That's for damn sure! And after clocking in nearly 60 hours in the chemo room, I can honestly and earnestly say that there were times when all I heard was the sound of this clock's second hand. Trying to keep up with the metronome rhythm in my head, I found umpteen ways to pass the time. Reading, napping, snacking, watching my infusions drip, staring at the clock, chatting and laughing with the chemo nurses, surfing the net, striking up conversation with fellow patients in the room and taking my pole for a walk every couple of hours were my usual habits. And if truth be told, I think we all could use a little down time every few weeks. Really, I think I'm on to something here. Maybe there should be centers where we can check in, at our own will, for let's say, 4-6 hours and be forced to do, well, nothing really. Minus the toxic drugs of course, I believe we could all benefit from some voluntary R & R. I know I did and although looking at this particular clock brings some not-so-fond-memories of my first chemo treatment to the forefront of my mind, staying in the present time is an important reminder that we don't have to be doing everything at once. Note to self.
Thursday, February 27, 2014
Thursday, February 6, 2014
To this day, this is one of my fave pics because a) I LUV this kid! b) I ADORE his mom! and c) It speaks volumes of what kids might think about cancer and chemo.
But this young lad Jeremy was no chemo rookie as he had watched his grandma finish her chemo for breast cancer from this very room just 2ish months earlier. He was not allowed in the room for my chemo due to his age but his wonderful mom 'Julie-Bunny' was and she had brought me love and flowers for my first treatment. So instead, Jeremy simply stood at the door and stared at me for numerous minutes with bewilderment and a reluctant wave.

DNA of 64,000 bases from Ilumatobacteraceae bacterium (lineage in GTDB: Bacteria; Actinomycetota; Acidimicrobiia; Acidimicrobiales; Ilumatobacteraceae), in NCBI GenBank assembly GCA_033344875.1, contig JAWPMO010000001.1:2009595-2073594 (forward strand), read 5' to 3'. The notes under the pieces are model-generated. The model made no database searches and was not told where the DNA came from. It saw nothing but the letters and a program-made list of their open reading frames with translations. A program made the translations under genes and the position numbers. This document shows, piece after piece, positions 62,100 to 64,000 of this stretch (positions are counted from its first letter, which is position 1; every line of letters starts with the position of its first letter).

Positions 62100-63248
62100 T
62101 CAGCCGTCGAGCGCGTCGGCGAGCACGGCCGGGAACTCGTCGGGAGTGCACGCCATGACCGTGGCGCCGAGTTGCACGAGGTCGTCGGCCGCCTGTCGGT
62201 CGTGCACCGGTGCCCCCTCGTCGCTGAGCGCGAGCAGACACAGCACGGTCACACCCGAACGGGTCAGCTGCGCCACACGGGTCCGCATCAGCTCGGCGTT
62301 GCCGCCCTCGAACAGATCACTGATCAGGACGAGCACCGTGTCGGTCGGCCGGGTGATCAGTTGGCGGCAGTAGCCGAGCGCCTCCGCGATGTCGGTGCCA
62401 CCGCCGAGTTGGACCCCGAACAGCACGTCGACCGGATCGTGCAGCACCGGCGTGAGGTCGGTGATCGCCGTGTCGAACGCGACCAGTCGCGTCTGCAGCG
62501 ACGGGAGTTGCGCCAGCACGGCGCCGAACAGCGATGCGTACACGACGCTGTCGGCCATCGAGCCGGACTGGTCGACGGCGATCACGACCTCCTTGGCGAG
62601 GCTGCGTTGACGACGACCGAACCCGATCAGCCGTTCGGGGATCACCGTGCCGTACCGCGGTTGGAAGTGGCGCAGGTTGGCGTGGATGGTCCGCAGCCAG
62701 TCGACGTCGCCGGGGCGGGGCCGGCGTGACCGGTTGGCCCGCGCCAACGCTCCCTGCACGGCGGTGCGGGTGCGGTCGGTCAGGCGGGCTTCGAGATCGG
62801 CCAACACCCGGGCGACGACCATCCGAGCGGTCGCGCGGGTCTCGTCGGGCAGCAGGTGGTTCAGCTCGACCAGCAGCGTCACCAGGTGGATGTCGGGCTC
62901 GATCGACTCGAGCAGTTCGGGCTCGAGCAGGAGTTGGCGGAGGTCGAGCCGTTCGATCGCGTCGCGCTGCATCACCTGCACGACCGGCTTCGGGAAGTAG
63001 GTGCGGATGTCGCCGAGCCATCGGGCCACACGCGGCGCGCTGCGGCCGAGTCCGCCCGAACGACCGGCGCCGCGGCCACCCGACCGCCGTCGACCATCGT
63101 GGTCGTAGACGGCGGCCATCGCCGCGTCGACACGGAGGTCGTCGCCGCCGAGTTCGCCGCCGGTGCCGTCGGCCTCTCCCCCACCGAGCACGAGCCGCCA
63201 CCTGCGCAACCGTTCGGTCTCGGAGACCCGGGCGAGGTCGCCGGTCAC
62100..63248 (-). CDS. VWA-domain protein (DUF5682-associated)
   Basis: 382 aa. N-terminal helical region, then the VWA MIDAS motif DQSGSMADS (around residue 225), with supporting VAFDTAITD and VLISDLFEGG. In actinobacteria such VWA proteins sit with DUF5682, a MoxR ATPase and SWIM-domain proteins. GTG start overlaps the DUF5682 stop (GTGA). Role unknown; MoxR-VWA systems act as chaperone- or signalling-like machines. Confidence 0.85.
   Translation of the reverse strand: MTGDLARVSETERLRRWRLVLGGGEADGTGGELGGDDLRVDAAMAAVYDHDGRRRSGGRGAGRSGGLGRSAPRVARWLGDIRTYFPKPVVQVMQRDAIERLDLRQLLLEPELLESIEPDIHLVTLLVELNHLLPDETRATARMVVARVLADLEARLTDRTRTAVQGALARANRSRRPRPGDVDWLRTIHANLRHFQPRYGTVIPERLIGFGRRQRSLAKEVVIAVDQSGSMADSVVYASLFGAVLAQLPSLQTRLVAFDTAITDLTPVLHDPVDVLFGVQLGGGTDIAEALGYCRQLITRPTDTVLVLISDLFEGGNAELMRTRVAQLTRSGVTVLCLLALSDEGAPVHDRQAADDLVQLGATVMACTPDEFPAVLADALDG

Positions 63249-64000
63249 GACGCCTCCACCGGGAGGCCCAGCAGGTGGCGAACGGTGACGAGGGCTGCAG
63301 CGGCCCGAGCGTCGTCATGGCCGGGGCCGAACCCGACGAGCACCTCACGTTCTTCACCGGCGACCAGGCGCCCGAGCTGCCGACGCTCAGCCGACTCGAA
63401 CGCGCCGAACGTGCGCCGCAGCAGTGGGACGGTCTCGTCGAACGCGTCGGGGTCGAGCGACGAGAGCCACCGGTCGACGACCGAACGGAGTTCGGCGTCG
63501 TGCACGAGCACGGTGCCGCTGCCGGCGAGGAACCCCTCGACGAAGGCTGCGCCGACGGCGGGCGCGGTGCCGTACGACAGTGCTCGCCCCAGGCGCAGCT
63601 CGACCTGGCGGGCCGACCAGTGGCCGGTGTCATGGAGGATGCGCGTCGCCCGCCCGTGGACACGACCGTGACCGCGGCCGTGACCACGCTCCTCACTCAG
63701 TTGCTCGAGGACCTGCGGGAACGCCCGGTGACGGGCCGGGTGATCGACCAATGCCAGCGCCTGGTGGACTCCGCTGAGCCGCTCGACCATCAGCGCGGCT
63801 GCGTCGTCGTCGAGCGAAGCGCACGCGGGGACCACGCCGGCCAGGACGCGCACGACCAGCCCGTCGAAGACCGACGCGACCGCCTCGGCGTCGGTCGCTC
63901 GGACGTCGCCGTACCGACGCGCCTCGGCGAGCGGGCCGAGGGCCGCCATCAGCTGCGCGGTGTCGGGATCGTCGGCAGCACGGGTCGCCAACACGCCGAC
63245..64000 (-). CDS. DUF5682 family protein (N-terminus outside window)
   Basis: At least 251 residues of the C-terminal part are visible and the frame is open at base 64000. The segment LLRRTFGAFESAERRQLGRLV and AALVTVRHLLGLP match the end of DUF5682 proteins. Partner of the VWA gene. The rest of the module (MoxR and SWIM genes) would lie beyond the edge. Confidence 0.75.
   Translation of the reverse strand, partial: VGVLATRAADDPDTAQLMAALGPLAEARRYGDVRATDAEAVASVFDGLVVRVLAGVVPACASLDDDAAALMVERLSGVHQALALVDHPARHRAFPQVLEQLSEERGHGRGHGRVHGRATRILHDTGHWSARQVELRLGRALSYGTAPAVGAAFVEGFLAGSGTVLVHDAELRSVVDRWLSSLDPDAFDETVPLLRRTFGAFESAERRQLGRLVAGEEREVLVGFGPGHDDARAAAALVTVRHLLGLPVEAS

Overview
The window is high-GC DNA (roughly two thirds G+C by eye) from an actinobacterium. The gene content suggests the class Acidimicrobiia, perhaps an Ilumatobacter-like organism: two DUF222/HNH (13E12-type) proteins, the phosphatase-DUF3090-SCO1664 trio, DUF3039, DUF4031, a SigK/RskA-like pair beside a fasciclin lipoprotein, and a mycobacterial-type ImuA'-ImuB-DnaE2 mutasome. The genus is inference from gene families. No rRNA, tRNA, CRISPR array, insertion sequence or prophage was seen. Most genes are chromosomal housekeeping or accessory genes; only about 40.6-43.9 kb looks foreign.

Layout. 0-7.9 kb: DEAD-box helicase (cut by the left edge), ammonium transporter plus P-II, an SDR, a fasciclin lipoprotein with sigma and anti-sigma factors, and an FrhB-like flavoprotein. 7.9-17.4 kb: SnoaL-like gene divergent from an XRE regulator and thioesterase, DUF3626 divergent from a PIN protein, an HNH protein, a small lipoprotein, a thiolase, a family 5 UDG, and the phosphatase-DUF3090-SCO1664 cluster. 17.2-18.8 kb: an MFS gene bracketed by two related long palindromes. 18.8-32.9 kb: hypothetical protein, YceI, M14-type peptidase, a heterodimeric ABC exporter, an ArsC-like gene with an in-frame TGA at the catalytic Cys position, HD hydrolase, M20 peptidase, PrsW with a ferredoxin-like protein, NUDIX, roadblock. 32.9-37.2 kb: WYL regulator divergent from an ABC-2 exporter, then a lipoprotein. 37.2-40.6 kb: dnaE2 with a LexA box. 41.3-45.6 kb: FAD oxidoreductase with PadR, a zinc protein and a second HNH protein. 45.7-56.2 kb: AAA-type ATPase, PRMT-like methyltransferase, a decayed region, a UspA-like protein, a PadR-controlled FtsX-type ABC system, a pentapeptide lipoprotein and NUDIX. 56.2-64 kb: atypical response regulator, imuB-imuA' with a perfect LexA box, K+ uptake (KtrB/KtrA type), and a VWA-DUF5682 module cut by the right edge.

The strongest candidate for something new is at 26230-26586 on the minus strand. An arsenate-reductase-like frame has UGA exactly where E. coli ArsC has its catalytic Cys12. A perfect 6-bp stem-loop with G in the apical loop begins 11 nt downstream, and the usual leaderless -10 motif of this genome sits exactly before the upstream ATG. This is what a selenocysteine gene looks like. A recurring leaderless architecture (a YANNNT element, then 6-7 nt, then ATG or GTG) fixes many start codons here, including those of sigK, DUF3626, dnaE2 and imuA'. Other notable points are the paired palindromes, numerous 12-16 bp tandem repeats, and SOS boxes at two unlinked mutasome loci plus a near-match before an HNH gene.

Little did I know, he was asking my partner Hil "What is Yog doing in Grandma's chair?" Not, why is Yog in the chemo room, or did Yog have cancer too, but really, what was I doing in his beloved Grandma Zeb's chair?
Having worked with young children for nearly 30 years now, I get where they're coming from with the looks, the blunt questions and forthright comments "Did you loose your part?" "You have a shiny head." "Don't take your hat off." "Do you have the cancer flu?" "I'm gonna go now." Kids seem to have a simple yet sophisticated way of getting to the point in a manner that most adults just can't seem to manage. They want to know the facts and nothing but the facts just like Jeremy did. He wasn't interested in my emotional well-being or how I was feeling about my very first chemo treatment. His mom was laughing with me, I clearly had a (fake) smile on my face, and was waving back at him with enthusiasm. Next topic. He simply wanted to know why I was bogarting his grandma's chemo chair. Boom. Done deal.
As I continued to watch Jeremy and Hil with great curiosity, my thoughts were all about the good
ju-ju that I had hoped was in store for me. With my lucky necklace, alkaline water, some spiritual trinkets and feathers, I felt compelled to help Jeremy understand what was going on but simply couldn't because I was tethered to the drugs and my chemo pole. Plus, I figured if this chair brought good fortune to Zeb then I was there to cash in on some of that luck; a chair that I coveted for a year and one that I felt slightly possessive of (I did have to relinquish it a few times - with hesitancy) but I did play nice in the chemo room!